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Rock Day

Social Studies Lesson
for Rock Day

The students will locate Mt. Rushmore on a map and be exposed to the history of the monument.


  • A link to the following site http://www.travelsd.com/parks/rushmore/index.htm

  • A book, if available, about Mt. Rushmore, such as Curious George and the Hot Air Balloon by Margaret Rey (for younger students) or Mount Rushmore (Building America) by Craig A. Doherty (for older students).

  • A map of the United States.


  1. Discuss with the students how mountains are formed from rock.  The amount of depth will depend on the age of the students.  If appropriate discuss plate tectonics and how the earth's plates have pushed against one another forming the mountains.

  2. Introduce the students to one of the famous landmarks in the United States, Mt. Rushmore.  Read the chosen book and/or view the above mentioned web site with the the students. Allow them to see pictures of the carvings, etc.  Discuss the history and the creation of the monument.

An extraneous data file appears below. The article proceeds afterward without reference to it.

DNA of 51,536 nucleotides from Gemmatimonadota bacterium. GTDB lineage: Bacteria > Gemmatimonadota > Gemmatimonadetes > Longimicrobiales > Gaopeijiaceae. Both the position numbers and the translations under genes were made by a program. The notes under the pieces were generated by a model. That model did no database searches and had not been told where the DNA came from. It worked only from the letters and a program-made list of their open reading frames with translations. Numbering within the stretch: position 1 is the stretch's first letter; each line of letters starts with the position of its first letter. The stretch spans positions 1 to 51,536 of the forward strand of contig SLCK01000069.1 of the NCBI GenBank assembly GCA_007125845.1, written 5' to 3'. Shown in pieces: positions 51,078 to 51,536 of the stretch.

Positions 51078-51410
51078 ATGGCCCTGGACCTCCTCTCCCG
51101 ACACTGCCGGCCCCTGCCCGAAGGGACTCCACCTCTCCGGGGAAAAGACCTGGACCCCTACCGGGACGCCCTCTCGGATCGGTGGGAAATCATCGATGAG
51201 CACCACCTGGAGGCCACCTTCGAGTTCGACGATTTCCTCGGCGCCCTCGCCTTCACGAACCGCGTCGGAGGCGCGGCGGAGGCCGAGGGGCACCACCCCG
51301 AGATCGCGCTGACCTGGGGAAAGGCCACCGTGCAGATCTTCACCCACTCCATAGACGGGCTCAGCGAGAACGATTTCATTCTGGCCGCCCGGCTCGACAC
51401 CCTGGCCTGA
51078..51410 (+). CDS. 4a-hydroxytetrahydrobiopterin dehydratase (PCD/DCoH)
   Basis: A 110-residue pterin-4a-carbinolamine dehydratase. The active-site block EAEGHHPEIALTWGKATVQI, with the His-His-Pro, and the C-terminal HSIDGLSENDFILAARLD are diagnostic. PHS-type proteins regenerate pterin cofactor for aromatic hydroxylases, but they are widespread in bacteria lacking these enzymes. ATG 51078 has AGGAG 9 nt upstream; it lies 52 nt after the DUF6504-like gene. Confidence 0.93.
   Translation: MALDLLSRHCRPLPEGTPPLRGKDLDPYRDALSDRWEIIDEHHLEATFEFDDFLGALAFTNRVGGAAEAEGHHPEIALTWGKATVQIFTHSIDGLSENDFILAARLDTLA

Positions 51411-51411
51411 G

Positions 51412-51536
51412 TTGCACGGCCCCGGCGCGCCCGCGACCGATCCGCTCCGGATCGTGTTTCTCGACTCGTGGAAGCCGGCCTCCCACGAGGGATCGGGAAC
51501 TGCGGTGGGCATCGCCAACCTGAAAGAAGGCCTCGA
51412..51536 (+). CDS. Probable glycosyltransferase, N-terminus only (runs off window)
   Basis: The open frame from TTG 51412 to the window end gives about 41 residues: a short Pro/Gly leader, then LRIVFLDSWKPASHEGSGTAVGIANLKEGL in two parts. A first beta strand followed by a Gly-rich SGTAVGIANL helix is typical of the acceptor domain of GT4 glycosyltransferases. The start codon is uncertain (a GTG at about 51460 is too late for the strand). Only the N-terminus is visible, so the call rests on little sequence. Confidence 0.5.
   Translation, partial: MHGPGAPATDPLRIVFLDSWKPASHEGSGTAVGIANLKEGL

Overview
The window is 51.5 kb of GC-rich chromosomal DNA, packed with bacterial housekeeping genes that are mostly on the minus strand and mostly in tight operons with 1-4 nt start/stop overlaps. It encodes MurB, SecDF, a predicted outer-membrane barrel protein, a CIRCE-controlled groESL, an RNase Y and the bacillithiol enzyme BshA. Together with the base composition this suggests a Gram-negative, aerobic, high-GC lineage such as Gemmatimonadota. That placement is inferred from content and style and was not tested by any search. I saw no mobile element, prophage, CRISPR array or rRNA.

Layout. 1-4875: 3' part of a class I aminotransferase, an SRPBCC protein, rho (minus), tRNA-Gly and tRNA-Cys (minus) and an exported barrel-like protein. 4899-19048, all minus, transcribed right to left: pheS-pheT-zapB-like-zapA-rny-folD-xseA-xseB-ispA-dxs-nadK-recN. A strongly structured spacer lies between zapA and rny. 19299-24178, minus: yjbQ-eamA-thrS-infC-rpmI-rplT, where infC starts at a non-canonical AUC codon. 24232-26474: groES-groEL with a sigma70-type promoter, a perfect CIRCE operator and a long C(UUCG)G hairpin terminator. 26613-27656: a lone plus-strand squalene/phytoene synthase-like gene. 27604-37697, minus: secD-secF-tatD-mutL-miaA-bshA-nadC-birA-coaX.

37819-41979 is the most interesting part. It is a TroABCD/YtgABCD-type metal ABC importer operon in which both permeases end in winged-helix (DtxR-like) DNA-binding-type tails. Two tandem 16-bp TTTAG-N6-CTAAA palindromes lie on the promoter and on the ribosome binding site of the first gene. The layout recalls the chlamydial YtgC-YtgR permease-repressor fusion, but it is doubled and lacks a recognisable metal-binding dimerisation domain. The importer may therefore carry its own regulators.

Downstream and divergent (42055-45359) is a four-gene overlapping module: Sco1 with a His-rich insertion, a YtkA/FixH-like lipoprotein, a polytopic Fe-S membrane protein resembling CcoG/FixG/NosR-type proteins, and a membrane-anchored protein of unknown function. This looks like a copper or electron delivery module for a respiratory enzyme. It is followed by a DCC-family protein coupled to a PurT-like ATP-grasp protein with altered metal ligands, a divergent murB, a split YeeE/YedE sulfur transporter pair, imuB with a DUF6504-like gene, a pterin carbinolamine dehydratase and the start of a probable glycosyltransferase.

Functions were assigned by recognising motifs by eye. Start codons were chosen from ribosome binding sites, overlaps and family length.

3. Display a map of the United States. Have the students locate South Dakota on the map.  Where is South Dakota in relation to the students' home?  North, South, East, or West?  How would the students travel to South Dakota?

  4. If time allows, continue the lesson with locating other mountains on the map.  Allow each pair of students to pick one of the mountains from the Mountains Worksheet (have the paper cut up and the pieces placed in a container) and locate its home state on the map.  The following link may be helpful if more mountains are needed http://www.americasroof.com/usa.shtml. 

Other Lesson Ideas

  1. Conduct a similar lesson to the above one on the Grand Canyon.  The following link may be helpful http://encarta.msn.com/find/Concise.asp?z=1&pg=2&ti=761560790.

  2. Locate other famous monuments which are made of rock.  For example, the Washington Monument, the Lincoln Memorial, and El Morro (Inscription Rock).  Use the following link to help with finding other monuments made of rock http://www.nps.gov/.

  3. Have a lesson on how many early tools were made of rock, such as arrowheads.

  4. Have a local geologist come in and speak about his/her job.


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